The Benkaneri excavations recovered bifacially flaked cores, radially prepared cores, unifacially retouched flakes, and small bifaces. The bifacial cores were discoidal, showing continuous flaking along their perimeters, and on both upper and lower faces. Flaked cores occasionally had large negative flake scars where large predicted flakes had been detached. The flakes were used to produce retouched tools, such as unifacial scrapers; however, formal flake tools were relatively rare at the quarry. The handaxes and cleavers were small, with the large majority manufactured on flake blanks.

A series of experiments were conducted on variably sized quartzite cobbles obtained from the surface at Benkaneri (FIGURE 3). As no other raw materials were available, quartzite hammerstones were sought for direct percussion flaking. The experiments replicated the entire spectrum of archaeological types. This included prepared cores and bifaces made from the larger flakes (FIGURE 4) and prepared cores with struck flakes. Experiments indicated that there was some level of difficulty in producing long flakes from the hard quartzite material. In some cases the shape of the clasts prevented ease of prepared core manufacture. Additionally, the shape of some clasts, together with the hardness of the material resulted in the abandonment of some cores for additional flaking.

Although the current research centres only on one valley, it is clear that many similar Middle Palaeolithic landscapes are preserved in India. Future research in South Asia has great, but largely untapped potential for elucidating hominin behaviours.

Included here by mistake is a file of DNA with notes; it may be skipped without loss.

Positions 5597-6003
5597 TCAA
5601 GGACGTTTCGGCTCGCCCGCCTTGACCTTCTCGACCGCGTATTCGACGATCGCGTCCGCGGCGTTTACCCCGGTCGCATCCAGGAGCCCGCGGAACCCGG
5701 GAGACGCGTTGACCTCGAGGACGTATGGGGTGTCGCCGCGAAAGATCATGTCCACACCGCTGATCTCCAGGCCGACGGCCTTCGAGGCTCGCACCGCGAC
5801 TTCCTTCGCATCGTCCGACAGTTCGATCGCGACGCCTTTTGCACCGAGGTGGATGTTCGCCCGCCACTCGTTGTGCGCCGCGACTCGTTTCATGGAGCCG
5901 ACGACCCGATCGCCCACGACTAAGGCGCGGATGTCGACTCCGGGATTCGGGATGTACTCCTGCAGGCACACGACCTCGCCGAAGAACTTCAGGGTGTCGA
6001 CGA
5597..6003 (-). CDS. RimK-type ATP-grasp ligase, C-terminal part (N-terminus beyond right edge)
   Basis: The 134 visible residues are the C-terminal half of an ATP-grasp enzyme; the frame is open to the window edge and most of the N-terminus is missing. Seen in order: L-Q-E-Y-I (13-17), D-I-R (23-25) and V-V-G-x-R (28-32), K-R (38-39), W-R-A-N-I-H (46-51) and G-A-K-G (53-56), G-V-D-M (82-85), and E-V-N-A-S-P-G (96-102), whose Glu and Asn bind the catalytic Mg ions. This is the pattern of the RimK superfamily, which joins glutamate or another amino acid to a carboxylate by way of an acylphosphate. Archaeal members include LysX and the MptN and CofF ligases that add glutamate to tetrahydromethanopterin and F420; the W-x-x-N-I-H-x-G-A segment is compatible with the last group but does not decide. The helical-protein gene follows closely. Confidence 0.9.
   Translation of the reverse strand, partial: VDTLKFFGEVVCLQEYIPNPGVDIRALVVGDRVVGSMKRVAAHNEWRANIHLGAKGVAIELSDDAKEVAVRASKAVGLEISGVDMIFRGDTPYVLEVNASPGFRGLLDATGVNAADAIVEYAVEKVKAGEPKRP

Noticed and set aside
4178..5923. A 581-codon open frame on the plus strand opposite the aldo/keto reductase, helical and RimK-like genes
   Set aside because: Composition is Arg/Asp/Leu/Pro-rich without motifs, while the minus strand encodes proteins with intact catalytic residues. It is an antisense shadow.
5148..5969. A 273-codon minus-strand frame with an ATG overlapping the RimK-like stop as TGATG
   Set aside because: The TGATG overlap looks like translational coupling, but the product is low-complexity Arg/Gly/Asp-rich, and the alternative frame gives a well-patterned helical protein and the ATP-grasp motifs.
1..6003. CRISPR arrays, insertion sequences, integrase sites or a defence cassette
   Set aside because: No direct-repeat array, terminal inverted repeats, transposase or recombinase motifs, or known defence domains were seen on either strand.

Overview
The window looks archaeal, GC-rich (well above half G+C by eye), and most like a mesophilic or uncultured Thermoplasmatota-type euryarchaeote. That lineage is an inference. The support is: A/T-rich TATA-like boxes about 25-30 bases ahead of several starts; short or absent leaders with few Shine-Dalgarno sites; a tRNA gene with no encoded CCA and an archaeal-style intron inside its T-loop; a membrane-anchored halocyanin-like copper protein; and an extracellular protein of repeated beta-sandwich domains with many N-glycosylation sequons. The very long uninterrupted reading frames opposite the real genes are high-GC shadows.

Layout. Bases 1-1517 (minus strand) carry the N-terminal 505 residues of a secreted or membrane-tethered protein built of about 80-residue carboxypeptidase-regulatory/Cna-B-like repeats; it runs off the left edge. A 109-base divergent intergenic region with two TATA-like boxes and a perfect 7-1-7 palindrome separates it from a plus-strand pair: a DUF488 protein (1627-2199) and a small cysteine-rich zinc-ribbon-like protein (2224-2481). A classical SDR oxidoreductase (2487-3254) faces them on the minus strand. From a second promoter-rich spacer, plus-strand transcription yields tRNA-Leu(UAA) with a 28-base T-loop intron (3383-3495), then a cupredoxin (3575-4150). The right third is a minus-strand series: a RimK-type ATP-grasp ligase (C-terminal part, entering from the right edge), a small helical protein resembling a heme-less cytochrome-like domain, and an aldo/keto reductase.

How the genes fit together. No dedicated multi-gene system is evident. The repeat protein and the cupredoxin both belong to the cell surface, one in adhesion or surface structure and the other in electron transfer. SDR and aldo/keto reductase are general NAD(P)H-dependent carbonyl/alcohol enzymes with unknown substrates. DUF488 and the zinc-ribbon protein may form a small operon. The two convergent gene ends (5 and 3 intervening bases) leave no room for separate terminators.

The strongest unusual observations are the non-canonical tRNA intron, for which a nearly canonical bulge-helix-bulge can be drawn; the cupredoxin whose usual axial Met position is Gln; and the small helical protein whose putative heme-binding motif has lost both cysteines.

Figure 3 (Click to Enlarge): Stone tool experimental protocol, measuring quartizite cobbles for reduction.

Figure 3. Stone tool experimental protocol, measuring quartizite cobbles for reduction.
Figure 4 (Click to View): Experimentally-produced cores showing various stages (E-1 to E-3).  Two experimental handaxes made on large flakes (E-17).

Figure 4. Experimentally-produced cores showing various stages (E-1 to E-3). Two experimental handaxes made on large flakes (E-17).
For further information, please go to:
http://www.bioanth.cam.ac.uk/leverhulme/Home~page.htm

References

  • PAPPU, R.S., & S.G. DEO. 1994. Man-land relationships during Palaeolithic times in the Kaladgi Basin, Karnataka. Pune: Deccan College.
  • PETRAGLIA, M., P. LAPORTA, & K. PADDAYYA. 1999. The first Acheulian quarry in India: stone tool manufacture, biface morphology and behaviors. Journal of Anthropological Research 55: 39-70.
  • PETRAGLIA, M.D., J. SCHULDENREIN & R. KORISETTAR. 2003. Landscapes, activity, and the Acheulean to Middle Paleolithic transition in the Kaladgi Basin, India Eurasian Prehistory: in press.

Petraglia, Leverhulme Centre for Human Evolutionary Studies, University of Cambridge, Cambridge, CB2 3DZ, England. mp341@cam.ac.uk
Korisettar, Department of History and Archaeology, Karnatak University, 580 003, India
Noll, Human Origins Program, National Museum of Natural History, Smithsonian Institution, Washington, DC 20560, USA
Schuldenrein, Geoarchaeology Research Associates, Riverdale, New York 10471, USA.